In a time of Covid-19 we are all waiting to see what comes next. We wait with anticipation, hesitancy, imagining a future in uncertain times and spaces. We try to care for each other and ourselves, but we are weighted down with many concerns.
For a year, 10 artists enrolled on the BxNU MFA at Northumbria University have engaged in a research exchange with the staff of BALTIC, sharing ideas and evolving events about care, sustainability and the future.
Waiting (weighting) is a performative event that has developed from this collaboration involving:
• A film made by the artists in response to the BALTIC Research Exchange and their feelings throughout the year;
• A panel discussion between three invited practitioners whose work is inspired by different ways of thinking about – and filling – time.
Katie Hale is an internationally recognised novelist and poet, whose debut novel, 'My Name is Monster', was shortlisted for the Kitschies Golden Tentacle Award, and has been translated into multiple languages. She is a former MacDowell Fellow, Hawthornden Fellow, and Wordsworth Trust Poet in Residence. Her poetry has won the Munster Chapbook Prize, and has been twice shortlisted for the Manchester International Poetry Prize. She has featured on national television and radio, including programmes such as Radio 4’s Open Book and Front Row, and has created commissioned work for the National Trust, the Barbican Centre, and the BBC Contains Strong Language poetry festival.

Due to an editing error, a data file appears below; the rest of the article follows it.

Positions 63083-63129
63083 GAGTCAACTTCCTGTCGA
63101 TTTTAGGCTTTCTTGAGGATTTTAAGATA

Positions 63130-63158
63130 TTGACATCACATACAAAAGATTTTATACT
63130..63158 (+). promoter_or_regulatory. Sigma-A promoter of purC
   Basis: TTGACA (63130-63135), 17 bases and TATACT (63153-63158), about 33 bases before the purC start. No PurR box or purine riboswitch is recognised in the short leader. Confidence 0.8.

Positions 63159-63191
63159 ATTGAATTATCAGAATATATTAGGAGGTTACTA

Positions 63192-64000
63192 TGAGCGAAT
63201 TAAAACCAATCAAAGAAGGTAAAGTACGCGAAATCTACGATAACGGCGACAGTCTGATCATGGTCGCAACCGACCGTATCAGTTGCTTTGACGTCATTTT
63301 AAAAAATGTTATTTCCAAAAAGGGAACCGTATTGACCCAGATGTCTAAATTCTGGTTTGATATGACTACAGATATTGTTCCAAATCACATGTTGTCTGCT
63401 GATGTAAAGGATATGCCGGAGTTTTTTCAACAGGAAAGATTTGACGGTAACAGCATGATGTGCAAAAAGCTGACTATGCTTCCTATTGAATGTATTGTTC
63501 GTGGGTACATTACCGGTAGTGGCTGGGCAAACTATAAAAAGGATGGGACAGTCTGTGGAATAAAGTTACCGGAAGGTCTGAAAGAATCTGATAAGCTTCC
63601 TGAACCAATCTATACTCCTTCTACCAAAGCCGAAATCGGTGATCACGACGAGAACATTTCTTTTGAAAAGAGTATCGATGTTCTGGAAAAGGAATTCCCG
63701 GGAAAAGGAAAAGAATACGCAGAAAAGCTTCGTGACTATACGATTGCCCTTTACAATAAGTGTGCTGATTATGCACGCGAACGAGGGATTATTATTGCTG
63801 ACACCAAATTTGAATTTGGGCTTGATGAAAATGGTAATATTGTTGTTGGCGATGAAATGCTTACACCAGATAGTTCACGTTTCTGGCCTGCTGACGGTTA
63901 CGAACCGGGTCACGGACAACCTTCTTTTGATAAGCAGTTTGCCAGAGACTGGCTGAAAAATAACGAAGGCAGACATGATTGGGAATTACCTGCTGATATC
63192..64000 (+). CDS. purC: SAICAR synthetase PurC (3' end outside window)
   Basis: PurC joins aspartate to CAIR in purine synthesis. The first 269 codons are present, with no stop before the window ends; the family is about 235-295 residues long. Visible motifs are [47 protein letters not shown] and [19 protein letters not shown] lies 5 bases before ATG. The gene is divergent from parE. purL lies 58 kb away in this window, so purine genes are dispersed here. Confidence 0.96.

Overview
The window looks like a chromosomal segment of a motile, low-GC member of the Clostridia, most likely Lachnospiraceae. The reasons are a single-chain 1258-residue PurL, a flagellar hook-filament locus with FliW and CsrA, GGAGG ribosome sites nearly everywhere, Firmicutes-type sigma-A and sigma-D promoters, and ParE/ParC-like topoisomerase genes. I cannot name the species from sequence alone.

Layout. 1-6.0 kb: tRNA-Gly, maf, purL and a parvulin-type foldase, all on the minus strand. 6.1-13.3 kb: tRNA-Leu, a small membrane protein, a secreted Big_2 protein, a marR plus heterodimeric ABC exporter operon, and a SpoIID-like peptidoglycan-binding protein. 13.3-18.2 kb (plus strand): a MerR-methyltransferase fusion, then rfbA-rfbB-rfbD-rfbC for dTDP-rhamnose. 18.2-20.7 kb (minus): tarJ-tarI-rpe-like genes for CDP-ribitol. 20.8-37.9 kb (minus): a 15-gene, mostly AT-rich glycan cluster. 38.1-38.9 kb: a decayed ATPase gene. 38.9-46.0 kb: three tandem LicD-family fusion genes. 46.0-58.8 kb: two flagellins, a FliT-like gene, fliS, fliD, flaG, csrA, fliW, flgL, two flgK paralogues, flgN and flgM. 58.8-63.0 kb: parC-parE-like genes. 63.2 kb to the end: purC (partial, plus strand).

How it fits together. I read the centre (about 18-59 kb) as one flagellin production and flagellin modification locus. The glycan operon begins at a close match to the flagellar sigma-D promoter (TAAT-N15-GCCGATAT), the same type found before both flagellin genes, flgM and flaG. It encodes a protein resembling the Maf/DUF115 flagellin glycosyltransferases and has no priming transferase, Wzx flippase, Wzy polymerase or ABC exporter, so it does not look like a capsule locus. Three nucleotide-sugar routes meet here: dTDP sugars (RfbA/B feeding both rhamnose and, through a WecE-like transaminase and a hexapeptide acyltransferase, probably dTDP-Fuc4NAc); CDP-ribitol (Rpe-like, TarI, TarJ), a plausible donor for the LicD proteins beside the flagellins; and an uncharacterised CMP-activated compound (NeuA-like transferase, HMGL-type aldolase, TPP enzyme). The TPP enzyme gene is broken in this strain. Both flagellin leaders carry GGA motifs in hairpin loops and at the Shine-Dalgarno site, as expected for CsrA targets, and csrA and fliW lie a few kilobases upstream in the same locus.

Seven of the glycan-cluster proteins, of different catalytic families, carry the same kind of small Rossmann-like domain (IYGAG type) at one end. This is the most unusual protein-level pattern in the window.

Dr. Hannabiell Sanders is a bass trombonist, African & Latin hand percussionist, composer, producer, and activist. She is a charismatic performer and teacher who is committed to using her music and knowledge in service to social justice to break stereotypes and bring diverse communities together. Hannabiell is the Artistic Director of the social enterprise, Harambee Pasadia which creates, organises, and manages festivals and events that focus on community building, arts from the African Diaspora, and intergenerational collaborations with artists and organisations all over the world. She is also the Musical Director for the Ladies of Midnight Blue and the Hannabiell & Midnight Blue Collective.
Fiona Crisp is an artist and Professor of Contemporary Art at Northumbria University. Her practice resides at the intersection of photography, sculpture, film and architecture, where the material relations of representation and experience are enacted within large-scale installations. Crisp is a founder member of The Cultural Negotiation of Science, a research group that brings together artists, academics and research students whose practices engage with expert cultures across a broad spectrum of science and technology. Over the last decade, she has been developing dialogues with fundamental scientists regarding the visualisation of concepts and data that challenge the limits of our imaginative capacity.
The BALTIC Research Exchange is a cross-year collaboration with students on the BxNU MFA which is organised as part of Northumbria University’s partnership with BALTIC Centre for Contemporary Art. In 2020-21 two groups of collaborators developed research projects informed by curators and members of the BALTIC’s Learning & Civic Engagement team, exploring thematic cross-overs between artistic practice and the work of cultural professionals, opening up new avenues of exploration for all involved.
The BALTIC Research Exchange is designed to both unwrap new areas of exploration for all parties and to increase students’ professional knowledge of how public encounters are developed, how large arts institutions work, and the diversity of roles taken by people working within them.